What If Person Paid Does Not Have An Insurable Interest?

If insurance benefits are paid to a beneficiary who does not have an insurable interest, that beneficiary holds the proceeds for the benefit of those entitled by law to the proceeds according to a 1894, Texas Supreme Court opinion styled, Cheeves v. Anders.  This proposition was upheld in a Tyler Court of Appeals opinion from 1998, styled, Stillwagoner v. Travelers Insurance Co.

An insurer that knows of an adverse claim but pays the proceeds to someone without an insurable interest may be liable to the proper beneficiary or to the insured’s estate for the full amount of the benefits.

While Texas law requires that the designated beneficiary have an insurable interest, it is not essential to the validity of the contract, and the insurance company may not raise the beneficiary’s lack of an insurable interest as a defense of payment.  When an insurer issues a policy to someone without an insurable interest, the insurer must pay, and the law will decide who gets the proceeds.  This is also from the Cheeves case and the Stillwagoner opinions.

A number of courts have considered challenges to a beneficiary’s insurable interest, without directly addressing the issue whether the plaintiff had standing.  In Tamez v. Certain Underwriters at Lloyd’s, a 1998, 14th District Court of Appeals opinion, the court reviewed these other decisions and held that the insured’s estate had standing to challenge the beneficiary’s right to the proceeds.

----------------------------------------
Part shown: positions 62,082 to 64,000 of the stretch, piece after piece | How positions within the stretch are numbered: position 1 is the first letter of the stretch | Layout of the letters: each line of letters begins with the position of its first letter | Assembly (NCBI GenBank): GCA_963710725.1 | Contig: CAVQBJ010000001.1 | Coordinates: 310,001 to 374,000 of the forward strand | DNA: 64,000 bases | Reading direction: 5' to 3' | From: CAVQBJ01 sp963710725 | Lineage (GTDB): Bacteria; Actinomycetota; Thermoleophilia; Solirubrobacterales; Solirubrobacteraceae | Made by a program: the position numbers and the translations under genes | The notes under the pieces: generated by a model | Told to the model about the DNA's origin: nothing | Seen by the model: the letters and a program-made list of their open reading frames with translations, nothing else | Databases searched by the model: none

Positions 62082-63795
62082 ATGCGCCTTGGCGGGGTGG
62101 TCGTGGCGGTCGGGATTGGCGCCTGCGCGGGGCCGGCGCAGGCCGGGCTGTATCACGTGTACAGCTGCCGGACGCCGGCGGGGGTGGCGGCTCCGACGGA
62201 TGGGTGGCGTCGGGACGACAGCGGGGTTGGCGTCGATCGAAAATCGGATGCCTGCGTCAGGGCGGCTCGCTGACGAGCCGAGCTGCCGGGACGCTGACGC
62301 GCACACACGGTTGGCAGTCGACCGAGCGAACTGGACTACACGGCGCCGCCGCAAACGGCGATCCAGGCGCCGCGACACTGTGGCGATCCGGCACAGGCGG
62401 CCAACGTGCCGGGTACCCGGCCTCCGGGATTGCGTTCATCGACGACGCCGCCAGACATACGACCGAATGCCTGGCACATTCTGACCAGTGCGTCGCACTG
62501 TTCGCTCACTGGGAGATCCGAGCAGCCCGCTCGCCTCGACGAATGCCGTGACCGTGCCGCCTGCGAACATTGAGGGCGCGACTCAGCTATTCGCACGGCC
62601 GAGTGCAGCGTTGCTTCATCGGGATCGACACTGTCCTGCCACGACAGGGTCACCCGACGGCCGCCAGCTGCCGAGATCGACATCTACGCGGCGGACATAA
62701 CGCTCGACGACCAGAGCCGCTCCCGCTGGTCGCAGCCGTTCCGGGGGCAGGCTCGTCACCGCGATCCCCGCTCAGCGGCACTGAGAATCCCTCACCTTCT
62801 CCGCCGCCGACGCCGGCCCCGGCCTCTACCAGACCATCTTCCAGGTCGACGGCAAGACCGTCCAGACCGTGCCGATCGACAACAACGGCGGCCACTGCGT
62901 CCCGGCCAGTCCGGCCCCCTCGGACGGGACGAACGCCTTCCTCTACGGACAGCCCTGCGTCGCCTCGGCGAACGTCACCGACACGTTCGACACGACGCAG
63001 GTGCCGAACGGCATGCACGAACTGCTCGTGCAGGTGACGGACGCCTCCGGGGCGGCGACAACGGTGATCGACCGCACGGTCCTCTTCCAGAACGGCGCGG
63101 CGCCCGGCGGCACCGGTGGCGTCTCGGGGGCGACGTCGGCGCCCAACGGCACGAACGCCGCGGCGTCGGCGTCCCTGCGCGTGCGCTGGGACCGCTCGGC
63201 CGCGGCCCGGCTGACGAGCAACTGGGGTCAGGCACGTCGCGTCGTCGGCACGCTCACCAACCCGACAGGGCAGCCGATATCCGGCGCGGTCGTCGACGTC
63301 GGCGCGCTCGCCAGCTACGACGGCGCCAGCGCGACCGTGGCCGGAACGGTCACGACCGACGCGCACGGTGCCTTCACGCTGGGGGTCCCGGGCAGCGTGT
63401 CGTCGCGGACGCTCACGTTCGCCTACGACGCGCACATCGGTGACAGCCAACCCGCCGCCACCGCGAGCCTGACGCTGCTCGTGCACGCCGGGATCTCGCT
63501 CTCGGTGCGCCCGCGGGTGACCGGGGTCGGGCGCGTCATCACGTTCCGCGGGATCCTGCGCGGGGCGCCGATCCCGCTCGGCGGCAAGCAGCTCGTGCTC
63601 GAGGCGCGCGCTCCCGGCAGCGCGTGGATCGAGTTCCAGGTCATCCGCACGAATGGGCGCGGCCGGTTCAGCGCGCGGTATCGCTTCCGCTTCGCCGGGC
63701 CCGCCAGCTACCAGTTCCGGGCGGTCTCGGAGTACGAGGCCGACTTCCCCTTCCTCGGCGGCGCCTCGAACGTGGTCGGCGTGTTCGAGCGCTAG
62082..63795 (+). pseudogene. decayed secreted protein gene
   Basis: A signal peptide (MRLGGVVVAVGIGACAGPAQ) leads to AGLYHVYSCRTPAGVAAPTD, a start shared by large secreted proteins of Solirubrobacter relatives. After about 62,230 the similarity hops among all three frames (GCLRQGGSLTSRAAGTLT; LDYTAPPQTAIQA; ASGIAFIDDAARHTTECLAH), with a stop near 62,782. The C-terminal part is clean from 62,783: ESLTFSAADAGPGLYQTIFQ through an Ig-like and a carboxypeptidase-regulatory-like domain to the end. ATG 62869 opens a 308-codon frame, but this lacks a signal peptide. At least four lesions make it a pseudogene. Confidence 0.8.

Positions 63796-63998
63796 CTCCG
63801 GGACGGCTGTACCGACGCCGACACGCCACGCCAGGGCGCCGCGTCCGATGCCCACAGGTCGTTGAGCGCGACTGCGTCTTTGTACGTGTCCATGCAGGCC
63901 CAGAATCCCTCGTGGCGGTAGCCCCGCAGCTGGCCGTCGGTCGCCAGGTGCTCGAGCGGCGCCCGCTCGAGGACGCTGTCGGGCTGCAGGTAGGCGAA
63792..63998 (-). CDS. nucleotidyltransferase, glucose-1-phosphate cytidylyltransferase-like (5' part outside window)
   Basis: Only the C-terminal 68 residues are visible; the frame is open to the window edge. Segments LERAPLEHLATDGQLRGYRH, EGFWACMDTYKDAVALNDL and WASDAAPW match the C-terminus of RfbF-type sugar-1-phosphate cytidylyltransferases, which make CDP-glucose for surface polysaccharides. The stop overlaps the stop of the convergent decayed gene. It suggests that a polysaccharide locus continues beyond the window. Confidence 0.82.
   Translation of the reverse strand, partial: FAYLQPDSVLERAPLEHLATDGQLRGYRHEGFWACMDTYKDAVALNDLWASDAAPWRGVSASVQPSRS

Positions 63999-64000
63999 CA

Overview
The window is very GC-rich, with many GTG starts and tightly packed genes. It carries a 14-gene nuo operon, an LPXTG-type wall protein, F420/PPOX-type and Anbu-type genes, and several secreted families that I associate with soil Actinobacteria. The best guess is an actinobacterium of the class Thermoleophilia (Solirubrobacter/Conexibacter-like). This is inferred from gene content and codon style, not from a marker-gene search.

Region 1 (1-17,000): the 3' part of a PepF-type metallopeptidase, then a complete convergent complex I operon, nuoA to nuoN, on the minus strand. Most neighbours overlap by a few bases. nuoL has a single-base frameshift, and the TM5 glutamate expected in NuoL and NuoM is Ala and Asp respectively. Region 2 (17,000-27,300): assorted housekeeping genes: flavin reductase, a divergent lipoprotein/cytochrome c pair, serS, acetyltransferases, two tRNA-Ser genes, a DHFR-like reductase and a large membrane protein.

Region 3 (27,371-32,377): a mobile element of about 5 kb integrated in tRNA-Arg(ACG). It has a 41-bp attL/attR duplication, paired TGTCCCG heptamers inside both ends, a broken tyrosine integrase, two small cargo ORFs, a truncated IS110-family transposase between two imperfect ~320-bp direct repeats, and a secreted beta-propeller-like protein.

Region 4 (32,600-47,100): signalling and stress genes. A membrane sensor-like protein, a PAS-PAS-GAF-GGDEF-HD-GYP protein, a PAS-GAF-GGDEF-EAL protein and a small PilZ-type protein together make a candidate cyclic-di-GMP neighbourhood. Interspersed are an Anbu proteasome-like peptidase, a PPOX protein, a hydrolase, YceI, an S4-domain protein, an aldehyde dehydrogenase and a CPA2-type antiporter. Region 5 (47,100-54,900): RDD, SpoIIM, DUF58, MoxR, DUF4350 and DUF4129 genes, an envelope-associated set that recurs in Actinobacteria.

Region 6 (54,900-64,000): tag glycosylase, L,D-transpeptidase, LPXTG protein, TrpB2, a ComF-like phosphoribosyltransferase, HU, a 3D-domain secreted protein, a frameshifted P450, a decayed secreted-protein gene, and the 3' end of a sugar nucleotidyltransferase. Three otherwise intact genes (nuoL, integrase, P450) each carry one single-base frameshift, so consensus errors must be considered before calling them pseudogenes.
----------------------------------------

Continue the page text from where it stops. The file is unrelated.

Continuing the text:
The insurance company does not have standing per se to challenge a beneficiary’s right to the proceeds, because the insurance company has to pay the proceeds anyway.  Instead, the insurance company may file an interpleader suit, pay the money into the registry of the court, and let the court decide who gets the proceeds.  This process is held to be acceptable by a 1931 opinion styled, Wilke v. Finn.

One other note on who may have an insurable interest is found in the 1979, Texas Supreme Court opinion, Empire Life Insurance Co. v. Moody, which says a tenant holding property or an estate during the life of another has an insurable interest in the latter’s life.